Let It Bleed: A People’s History Of Menstruation

Published March 1, 2015
Updated September 9, 2016

Finally, the Modern Age

Menstruation History Theda Bara

Source: ESA Academic

The 20th century gets a bad rap sometimes, what with all the genocide, but there is one undeniable truth to that most remarkable century—it was the age when women finally got the chance to wear clean clothes without stuffing old bits of parchment and horsehair into their privates.

The modern age officially began in France during World War I, with French nurses getting the bright idea of using cellulose bandages as pads. The reasoning seems to have been that if it’s good enough to plug a bullet wound, it’s probably good enough for menstrual bleeding. Since almost everything French women do sets a trend, this spread around the world within just a few years of the Armistice.

South Africa Menstruation

STEFAN HEUNIS/AFP/Getty ImagesYoung girls receive pads after an educational talk on menstruation in South Africa.

Tampons with applicators were first patented in 1929 by Dr. Earle Haas, the man who also invented contraceptive rings and who at some point had to decide between going forward with his research and ever dating a woman again. He chose the former, and came up with the brand name Tampax for what he originally called a “catamenial device.” Good call. Tampax went pro in 1936, after the company was bought by Gertrude Tendrich, and a new age dawned.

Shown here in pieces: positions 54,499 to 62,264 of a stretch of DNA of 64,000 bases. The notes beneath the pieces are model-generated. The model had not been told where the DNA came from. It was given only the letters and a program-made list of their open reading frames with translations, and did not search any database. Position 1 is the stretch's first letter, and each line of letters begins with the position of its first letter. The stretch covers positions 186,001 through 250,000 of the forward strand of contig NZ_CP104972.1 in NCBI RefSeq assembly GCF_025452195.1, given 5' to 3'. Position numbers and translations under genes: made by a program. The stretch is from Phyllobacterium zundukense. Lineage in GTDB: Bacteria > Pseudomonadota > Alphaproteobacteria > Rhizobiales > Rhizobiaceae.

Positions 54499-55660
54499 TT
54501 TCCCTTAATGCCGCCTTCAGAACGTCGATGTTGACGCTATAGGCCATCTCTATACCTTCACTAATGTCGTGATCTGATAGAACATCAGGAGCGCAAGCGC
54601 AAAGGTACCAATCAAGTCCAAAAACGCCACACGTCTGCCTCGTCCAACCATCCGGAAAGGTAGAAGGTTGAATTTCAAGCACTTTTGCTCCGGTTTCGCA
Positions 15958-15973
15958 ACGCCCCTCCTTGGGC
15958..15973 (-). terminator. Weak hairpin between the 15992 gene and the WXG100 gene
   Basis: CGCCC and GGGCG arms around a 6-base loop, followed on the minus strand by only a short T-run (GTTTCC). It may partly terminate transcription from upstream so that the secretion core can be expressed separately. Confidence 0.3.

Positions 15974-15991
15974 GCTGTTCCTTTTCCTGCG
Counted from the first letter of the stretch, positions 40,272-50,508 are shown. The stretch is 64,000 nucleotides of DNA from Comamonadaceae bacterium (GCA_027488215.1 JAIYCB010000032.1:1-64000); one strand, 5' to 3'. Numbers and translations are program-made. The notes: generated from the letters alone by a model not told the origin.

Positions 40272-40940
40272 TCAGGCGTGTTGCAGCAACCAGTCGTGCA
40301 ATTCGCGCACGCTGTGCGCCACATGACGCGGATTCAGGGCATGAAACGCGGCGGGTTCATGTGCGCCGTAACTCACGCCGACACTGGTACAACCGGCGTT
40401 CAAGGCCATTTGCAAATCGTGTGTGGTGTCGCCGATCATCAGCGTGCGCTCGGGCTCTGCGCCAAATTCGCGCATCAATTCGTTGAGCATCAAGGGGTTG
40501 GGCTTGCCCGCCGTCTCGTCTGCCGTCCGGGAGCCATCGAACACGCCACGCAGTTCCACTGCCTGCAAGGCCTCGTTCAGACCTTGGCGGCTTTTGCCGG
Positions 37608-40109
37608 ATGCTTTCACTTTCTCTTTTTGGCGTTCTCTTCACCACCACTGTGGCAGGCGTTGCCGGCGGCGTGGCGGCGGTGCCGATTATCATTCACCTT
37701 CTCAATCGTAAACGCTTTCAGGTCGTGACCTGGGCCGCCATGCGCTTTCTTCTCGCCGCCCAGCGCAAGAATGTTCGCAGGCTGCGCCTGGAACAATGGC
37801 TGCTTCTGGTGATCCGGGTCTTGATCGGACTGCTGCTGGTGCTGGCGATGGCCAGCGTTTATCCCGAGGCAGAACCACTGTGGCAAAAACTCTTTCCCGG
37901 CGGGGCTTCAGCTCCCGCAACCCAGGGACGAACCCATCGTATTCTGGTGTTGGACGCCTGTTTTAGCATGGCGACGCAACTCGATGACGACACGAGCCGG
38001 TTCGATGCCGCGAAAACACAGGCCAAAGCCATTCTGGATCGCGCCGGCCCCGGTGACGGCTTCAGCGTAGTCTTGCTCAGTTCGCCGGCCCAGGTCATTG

Catamenial devices had competition almost from the start. Right around the time Dr. Haas was waging a crusade against dirty bloomers, Kotex was marketing elaborate undergarments which morphed the original French bandages into something like the modern maxi pad.

Since this was the early 20th century, things still had to be absurdly steampunk, so a generation of women were treated to belts, buckles, straps, kitchen sinks, lengths of stovepipe, cords, fasteners, clips, and slings to hold the goddamn things steady while they were being bled on.

It wasn’t until 1969 when the Stayfree mini hit the market that adhesive-strip technology finally became available. Astute readers will note that this was the same year Neil Armstrong landed on the freaking Moon.

Richard Stockton
Richard Stockton is a freelance science and technology writer from Sacramento, California.